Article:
The admiral saluted, then nodded at the doctor and left. An odd meeting, even with a Fleet-tel officer. Kama searched for a doctor, nurse, or anyone passing by; though he had been conscious during the battle, his memories of transport were hazy at best. The best he could guess, he was in his own craft's ICU, though the few items in the room that he could see did not look too familiar. Then again, he had rarely been there enough to tell the difference between it and any other sick bay. Worst of all though, he had no idea how long he had been in this bed, only that it was afternoon according to Proximal Space Standard Time, and his recovery would most likely be slow, too slow to even ask where he was within the next few days. His arm was strapped uselessly to his chest, his pride was broken, and he would likely be handicapped for at least three weeks; the only thing he was grateful for was that he was alive, and the only hope left for him to cling to was revenge.


"We have called this meeting, President Derak, to discuss long-term strategy, not to listen to your clever diatribe. This is a committee and we shall act as such." Counselor Mala was frustrated and only Derak was oblivious; he insisted that all fleets should push forward with reckless abandon despite his complete ignorance of the mechanics of interstellar warfare.
"Serene," said Derak, straining under impatience. "This is our war, not the High Council's pet project to do with as it pleases! Fleet High Command reports directly to me for a reason, and that reason is not to allow arrogant counselors to impede. Now let me explain why I need this to happen."
With the press of a button on the table in front of him, the holo-projector in the center of the table came alive with tactical data, marking every fleet and battle group known to exist on both sides. It then zoomed in on the general area of Mars to show two of their own fleets coming towards the crimson world and one on intercept. "This," highlighting the inbound fleet, "is part of the main plan that was presented to me yesterday by Admiral Ramyn of Fleet-tel. It's called Operation POINT BLANK. You see, this new fleet is carrying several things besides MS." Centering on a large, roughly cylindrical carrier, he brought up the cargo registry on the projector. "Held inside this carrier, the Bellephoron, and its counterparts, the Pegasi and Virganus, are twenty-seven Shrike troop carriers, along with three thousand marines and these." A new image was rotating slowly on the projector; it appeared to be an MS, though it was stockier with thick, armored joints and bulky legs that looked built for actual walking rather than to be used as simply vernier thrusters. Also on screen were several weapons, including a heavy assault rifle and bazooka.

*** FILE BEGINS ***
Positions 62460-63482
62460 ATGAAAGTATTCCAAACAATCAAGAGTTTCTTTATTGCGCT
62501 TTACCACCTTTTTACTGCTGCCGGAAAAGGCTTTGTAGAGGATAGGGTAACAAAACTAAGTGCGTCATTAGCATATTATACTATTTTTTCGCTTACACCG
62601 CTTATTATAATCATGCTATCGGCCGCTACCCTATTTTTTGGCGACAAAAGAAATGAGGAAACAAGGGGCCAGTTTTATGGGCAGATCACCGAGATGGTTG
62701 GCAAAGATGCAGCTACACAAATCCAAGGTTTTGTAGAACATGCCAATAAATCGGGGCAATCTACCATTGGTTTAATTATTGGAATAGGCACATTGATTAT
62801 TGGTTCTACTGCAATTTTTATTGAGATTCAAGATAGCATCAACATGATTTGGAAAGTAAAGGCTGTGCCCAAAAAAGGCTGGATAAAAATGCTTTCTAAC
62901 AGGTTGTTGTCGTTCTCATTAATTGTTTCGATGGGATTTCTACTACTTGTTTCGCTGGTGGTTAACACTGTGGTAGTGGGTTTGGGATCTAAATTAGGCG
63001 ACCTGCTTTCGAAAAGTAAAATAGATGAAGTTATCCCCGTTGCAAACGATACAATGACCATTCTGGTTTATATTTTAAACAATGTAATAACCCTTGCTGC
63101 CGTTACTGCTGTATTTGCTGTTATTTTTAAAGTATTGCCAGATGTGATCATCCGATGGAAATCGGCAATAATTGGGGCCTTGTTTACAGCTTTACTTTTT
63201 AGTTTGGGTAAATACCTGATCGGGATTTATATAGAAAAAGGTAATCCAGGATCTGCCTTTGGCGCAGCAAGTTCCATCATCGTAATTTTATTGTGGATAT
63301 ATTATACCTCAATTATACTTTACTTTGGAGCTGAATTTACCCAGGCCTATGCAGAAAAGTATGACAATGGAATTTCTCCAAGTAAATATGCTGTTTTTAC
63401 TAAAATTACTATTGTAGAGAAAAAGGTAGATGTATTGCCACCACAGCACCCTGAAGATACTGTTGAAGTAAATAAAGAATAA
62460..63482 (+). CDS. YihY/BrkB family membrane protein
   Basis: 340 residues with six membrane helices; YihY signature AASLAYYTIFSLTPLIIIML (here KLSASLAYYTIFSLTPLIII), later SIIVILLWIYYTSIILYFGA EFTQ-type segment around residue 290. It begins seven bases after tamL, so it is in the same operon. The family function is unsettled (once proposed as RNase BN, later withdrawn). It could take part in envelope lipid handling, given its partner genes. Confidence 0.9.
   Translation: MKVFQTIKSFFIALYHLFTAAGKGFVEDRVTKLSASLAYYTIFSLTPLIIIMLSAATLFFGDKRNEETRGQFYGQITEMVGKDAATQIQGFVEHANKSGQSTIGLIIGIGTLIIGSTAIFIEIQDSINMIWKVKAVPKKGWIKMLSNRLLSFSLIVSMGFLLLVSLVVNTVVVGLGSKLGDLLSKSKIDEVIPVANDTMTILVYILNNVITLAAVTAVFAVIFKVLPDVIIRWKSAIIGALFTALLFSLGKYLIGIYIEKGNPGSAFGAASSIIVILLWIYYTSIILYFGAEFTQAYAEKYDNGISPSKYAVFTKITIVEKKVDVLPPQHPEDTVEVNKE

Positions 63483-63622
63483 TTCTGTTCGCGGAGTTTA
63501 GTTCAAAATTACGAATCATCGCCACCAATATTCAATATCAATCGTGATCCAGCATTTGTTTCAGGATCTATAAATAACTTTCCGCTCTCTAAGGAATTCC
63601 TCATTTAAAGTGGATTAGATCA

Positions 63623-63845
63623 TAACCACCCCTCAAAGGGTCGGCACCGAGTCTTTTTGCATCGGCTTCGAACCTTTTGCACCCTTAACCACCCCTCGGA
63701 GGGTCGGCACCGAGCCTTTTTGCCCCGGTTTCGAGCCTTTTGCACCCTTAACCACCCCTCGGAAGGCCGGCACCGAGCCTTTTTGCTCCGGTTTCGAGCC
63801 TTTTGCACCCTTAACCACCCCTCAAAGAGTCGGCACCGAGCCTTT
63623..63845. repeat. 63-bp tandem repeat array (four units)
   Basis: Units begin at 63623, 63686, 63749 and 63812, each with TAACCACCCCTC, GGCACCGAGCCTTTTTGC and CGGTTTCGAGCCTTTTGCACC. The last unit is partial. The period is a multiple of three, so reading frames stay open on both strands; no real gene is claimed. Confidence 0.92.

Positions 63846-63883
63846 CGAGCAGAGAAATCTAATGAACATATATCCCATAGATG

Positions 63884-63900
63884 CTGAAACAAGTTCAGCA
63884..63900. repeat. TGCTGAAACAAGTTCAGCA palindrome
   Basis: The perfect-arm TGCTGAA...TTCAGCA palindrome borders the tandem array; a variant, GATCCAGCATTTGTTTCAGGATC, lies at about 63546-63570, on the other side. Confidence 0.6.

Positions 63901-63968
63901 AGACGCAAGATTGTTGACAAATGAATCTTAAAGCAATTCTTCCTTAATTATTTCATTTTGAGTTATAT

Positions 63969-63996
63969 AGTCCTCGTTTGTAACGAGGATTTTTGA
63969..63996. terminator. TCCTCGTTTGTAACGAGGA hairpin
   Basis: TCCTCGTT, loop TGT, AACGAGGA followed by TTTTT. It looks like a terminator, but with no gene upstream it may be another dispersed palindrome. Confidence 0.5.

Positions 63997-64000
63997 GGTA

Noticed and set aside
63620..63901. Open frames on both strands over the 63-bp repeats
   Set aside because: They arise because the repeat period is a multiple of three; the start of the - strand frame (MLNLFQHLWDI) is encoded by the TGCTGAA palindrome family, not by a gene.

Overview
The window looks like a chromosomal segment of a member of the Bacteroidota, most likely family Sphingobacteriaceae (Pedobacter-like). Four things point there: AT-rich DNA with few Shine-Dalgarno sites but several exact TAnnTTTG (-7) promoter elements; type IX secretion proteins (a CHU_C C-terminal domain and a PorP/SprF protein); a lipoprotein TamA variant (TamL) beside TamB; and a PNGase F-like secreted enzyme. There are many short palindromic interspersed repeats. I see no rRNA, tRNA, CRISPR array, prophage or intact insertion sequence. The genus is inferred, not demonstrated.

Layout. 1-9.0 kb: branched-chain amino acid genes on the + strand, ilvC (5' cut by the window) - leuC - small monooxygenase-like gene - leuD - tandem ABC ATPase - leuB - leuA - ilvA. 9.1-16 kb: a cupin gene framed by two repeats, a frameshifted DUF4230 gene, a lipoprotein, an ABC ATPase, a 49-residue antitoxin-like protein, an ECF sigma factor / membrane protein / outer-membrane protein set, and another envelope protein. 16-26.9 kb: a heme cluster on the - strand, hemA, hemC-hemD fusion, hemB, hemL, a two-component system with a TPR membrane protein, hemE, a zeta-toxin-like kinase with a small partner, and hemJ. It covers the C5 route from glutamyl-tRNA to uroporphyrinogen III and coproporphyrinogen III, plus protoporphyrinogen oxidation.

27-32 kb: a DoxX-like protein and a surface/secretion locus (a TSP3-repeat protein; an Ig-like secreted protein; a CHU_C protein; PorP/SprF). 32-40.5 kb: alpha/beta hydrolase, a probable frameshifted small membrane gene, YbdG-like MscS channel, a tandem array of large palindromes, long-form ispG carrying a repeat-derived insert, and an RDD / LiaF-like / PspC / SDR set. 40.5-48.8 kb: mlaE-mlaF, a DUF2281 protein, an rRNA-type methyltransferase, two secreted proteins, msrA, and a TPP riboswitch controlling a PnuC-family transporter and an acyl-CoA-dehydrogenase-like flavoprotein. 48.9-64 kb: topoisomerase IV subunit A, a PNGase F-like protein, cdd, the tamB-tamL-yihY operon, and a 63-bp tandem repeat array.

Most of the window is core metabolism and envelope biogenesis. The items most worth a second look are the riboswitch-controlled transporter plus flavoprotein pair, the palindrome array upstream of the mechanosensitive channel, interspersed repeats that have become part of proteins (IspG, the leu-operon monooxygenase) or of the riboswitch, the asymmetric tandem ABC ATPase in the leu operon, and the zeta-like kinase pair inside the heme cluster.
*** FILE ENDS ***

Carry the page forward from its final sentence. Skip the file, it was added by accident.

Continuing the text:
"This is Secundus Manufacturing's newest creation, the Modular Assault Suit, made specifically for an attack on Earth. The prototypes were completed nearly six months ago, but final testing was not completed until one month before our initial offensive at Ganymede, making it too late for their inclusion with the 1st Autonomous in any significant numbers. However, Secundus Manufacturing has managed to complete over one hundred twenty units recently, and... Yes, Counselor Jennar?"
The young counselor looked puzzled. "How will these new suits even get to Earth, Otha? Mendeleev is nearly impassable, which you may remember is a fact we discovered at heavy cost." Derak got a look in his eye suddenly, emitting total confidence, as if he were assuming that Jennar were oblivious to a blatant part of the total plan.
"Trust me," he said with a hint of patronization. "The position of the Moon has been figured into this since the beginning, and it poses no danger the operation's success." All we need is commanders reckless enough to participate without a promise of returning.


"It's good to meet you all," Amira Bennett said as she shook the hands of her newest crew members on the Terranova's flight deck. "I'm positive you'll adjust to life around here in no time. The food here isn't quite as good as back at base in Mendeleev, but the discipline is about the same and the quarters are probably bigger!" A few of the eight new pilots laughed, others just remained stoic. Typical of all the base pilots she had met, at least during visits with her father or during her Academy training. At least some of them knew humor when they heard it. "I would like to speak with your squad's commanding officer, Ensign... Hitomi?"
"Here, Commander." Hitomi raised his hand and stepped forward in stiff military fashion.
"Follow me, please." She motioned for Hitomi to come with her down a hall branching off the flight deck into one of the central corridors of the ship. "You have an impressive service record, Ensign. All from the Tranquillan Succession?"